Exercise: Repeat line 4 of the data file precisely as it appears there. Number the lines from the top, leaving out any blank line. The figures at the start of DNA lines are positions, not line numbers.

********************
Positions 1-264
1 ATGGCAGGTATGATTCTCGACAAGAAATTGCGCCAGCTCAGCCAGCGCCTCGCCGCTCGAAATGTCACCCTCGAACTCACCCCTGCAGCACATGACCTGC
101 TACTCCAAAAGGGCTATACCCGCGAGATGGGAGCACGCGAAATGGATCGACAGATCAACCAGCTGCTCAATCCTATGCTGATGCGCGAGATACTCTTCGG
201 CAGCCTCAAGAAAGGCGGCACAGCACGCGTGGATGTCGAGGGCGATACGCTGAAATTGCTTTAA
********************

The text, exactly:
201 CAGCCTCAAGAAAGGCGGCACAGCACGCGTGGATGTCGAGGGCGATACGCTGAAATTGCTTTAA